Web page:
Can my baby (0-11 months) sleep with a toy or doll?
At first glance, crib toys and dolls may appear harmless and even comforting for a young baby, but they can pose a real safety risk. Although unlikely, soft toys could block airflow to the baby’s nose if they get near the baby’s face. Loose or hanging strings or straps could pose a strangulation risk. As babies become more active sleepers and gain the milestones to reach and grab, toys may end up in positions other than where they were first placed by a parent. Young babies don’t need these objects to help them sleep, and though cute, they just aren’t worth the risk.
As babies get a bit older and have more muscle control, at about 6 months or so, they begin to become more aware of their environment and form associations with the process of falling asleep. This the age when it is important that they fall asleep alone in the crib so that if they have a normal awakening during the night, they can put themselves back to sleep with ease and not need your intervention. A transitional object, such as a small doll, blanket, or “lovie,” can help the baby “transition” from needing a parent to falling asleep independently. Some parents find it is helpful to have more than one of the same object on hand in case the original gets lost or ruined. Just be sure to have the transitional object available for naps and family trips!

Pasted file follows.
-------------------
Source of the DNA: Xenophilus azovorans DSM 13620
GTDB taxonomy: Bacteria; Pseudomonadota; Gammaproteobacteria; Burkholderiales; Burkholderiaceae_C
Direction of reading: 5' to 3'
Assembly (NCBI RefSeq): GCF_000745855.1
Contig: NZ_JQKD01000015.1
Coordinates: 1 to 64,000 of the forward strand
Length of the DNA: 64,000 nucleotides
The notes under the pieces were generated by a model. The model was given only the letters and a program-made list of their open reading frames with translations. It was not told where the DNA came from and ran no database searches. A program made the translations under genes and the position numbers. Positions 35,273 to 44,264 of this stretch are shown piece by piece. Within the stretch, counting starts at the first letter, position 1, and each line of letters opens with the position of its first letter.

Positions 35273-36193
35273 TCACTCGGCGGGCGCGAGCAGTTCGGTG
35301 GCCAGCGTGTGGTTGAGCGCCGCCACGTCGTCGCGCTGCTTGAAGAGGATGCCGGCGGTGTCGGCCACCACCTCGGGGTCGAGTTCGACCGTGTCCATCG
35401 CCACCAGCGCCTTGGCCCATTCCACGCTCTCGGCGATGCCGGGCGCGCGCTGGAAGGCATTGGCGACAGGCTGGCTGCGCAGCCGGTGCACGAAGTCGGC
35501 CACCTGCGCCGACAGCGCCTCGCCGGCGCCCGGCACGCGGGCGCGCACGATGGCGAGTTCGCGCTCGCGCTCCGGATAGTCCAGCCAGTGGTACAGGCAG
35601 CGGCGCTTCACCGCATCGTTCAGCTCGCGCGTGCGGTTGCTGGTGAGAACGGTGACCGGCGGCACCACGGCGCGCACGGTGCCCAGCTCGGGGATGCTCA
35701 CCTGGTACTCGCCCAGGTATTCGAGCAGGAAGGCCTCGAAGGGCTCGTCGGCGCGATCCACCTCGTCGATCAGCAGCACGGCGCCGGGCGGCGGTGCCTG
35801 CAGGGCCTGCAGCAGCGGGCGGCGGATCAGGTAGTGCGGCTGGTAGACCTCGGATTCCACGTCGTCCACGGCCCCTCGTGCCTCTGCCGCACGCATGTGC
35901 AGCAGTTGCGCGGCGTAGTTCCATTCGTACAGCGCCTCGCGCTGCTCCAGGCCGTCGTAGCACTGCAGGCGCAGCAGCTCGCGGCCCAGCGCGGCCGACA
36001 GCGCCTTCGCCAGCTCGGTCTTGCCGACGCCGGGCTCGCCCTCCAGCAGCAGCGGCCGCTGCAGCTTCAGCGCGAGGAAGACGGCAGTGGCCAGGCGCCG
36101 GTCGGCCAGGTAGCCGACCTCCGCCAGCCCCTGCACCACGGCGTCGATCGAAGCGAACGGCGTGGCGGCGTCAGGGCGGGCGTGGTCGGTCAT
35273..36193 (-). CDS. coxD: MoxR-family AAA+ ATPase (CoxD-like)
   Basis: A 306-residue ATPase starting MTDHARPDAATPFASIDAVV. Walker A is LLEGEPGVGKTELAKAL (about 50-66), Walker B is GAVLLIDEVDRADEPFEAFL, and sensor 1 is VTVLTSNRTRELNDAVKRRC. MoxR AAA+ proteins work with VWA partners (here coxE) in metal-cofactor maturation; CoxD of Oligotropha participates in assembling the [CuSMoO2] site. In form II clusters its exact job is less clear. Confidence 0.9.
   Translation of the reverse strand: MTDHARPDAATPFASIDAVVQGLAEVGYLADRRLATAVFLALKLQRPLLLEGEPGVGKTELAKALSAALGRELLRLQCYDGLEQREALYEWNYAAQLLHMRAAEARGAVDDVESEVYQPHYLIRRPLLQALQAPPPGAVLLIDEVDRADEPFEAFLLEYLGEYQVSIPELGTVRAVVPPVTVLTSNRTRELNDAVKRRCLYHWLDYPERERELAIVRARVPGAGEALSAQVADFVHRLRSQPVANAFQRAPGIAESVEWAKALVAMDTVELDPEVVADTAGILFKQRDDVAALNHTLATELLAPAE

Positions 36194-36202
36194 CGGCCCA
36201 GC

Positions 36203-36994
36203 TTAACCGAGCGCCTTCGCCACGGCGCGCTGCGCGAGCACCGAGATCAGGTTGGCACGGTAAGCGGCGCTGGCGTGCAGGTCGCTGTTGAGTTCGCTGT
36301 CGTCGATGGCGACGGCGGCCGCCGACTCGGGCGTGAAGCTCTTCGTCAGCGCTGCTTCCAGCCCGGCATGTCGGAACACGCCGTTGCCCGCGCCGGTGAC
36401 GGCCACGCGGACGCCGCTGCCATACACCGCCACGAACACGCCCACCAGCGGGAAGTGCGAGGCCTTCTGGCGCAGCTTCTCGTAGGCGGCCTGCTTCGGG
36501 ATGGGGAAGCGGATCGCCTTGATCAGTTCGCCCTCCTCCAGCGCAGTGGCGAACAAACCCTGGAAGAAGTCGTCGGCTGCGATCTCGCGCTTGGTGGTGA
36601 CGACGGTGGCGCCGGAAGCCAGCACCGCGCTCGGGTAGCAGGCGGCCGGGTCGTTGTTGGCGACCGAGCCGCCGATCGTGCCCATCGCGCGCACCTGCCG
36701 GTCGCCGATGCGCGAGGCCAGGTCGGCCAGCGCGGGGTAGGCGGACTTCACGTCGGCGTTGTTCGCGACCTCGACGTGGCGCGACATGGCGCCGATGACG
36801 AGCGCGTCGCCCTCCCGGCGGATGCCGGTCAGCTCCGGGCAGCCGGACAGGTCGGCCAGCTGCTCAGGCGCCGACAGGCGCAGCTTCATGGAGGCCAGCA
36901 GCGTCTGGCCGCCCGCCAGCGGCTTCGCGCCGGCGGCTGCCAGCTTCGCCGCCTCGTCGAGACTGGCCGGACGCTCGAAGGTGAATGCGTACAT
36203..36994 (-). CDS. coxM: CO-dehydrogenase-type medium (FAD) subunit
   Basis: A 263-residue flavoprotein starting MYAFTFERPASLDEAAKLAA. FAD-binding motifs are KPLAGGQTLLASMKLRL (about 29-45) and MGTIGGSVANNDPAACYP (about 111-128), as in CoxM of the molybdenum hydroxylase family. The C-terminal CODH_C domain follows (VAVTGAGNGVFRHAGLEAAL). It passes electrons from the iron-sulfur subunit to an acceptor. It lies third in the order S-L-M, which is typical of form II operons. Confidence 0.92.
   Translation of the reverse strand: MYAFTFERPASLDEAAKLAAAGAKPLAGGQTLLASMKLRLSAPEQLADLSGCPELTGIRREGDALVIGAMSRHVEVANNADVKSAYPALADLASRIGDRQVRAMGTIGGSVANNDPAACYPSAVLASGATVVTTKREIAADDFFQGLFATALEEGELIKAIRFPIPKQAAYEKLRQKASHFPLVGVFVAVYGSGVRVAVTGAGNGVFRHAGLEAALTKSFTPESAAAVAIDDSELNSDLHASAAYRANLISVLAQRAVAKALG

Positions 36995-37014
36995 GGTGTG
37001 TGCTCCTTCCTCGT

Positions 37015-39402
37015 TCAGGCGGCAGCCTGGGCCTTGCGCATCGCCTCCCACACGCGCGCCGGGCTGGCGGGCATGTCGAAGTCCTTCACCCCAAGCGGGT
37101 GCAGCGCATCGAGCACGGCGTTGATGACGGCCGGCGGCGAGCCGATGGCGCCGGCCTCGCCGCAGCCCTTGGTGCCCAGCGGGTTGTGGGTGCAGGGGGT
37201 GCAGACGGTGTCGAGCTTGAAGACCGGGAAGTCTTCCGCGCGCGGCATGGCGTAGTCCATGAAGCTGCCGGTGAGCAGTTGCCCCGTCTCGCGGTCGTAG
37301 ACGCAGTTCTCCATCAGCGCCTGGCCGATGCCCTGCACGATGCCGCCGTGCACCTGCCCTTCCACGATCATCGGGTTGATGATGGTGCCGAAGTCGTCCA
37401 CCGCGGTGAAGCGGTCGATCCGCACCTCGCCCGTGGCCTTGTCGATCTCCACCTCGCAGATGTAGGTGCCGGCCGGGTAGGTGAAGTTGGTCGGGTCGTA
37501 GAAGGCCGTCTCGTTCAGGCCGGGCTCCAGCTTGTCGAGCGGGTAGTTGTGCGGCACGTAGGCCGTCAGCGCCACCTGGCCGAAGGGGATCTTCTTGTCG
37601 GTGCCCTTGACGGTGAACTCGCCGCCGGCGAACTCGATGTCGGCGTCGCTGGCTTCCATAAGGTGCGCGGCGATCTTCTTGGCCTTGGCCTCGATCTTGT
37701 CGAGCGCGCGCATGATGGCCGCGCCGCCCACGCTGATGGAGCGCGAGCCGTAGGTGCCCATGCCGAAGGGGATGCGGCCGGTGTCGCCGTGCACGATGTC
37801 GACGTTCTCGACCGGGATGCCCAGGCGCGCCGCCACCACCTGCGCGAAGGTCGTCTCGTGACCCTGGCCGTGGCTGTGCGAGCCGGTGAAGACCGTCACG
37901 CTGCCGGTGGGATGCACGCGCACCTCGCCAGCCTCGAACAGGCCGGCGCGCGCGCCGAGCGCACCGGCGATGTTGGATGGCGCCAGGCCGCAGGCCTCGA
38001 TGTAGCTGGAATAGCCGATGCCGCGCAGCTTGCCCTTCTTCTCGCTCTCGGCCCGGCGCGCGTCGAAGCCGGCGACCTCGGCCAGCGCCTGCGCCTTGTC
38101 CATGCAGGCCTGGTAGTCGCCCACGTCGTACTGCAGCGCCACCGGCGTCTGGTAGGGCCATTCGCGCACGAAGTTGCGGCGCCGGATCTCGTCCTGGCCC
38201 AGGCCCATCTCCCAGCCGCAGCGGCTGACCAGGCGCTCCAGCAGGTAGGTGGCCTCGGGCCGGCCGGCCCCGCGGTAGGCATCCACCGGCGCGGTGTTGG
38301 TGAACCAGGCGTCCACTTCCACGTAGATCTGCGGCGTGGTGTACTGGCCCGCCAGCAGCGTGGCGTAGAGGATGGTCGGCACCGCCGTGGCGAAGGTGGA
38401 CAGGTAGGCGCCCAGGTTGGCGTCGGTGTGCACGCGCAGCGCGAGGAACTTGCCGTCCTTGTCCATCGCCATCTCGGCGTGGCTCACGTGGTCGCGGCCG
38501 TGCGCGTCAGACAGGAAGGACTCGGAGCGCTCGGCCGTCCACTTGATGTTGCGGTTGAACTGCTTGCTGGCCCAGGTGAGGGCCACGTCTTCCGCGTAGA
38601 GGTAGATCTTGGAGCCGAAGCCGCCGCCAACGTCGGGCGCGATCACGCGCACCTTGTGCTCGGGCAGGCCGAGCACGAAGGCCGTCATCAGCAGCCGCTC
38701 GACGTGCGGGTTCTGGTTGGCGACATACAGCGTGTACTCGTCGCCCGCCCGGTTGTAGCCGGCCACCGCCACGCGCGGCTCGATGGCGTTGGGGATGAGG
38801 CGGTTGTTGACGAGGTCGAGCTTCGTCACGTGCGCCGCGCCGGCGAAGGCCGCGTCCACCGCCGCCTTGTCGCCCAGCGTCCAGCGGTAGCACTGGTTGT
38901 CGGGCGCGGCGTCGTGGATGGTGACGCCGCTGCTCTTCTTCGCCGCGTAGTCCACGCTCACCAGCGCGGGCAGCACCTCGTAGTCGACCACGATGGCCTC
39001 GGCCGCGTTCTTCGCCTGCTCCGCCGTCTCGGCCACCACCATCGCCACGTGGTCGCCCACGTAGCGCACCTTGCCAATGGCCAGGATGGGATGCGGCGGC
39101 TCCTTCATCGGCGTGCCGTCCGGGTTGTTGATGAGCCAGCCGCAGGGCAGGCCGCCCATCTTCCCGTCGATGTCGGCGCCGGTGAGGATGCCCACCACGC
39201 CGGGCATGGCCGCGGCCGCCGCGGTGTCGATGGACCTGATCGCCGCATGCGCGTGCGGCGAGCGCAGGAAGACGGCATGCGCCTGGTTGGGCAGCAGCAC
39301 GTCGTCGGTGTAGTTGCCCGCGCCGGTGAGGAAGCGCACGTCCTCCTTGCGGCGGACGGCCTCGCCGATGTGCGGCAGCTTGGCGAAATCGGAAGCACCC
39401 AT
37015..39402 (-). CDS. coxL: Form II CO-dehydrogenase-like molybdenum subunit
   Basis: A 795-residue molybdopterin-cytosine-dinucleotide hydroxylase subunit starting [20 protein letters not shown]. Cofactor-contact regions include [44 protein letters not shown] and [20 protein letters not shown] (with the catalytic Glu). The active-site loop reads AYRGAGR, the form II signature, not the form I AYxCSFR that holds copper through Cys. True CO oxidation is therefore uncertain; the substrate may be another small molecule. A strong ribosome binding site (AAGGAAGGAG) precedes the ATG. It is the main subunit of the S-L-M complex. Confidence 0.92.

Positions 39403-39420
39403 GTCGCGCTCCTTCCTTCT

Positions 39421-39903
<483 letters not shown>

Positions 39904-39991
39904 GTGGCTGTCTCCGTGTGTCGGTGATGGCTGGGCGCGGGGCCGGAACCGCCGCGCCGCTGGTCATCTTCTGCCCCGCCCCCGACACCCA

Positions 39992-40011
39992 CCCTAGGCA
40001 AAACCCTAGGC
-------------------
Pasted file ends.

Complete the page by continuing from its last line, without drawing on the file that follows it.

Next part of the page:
About Dr. Debra Babcock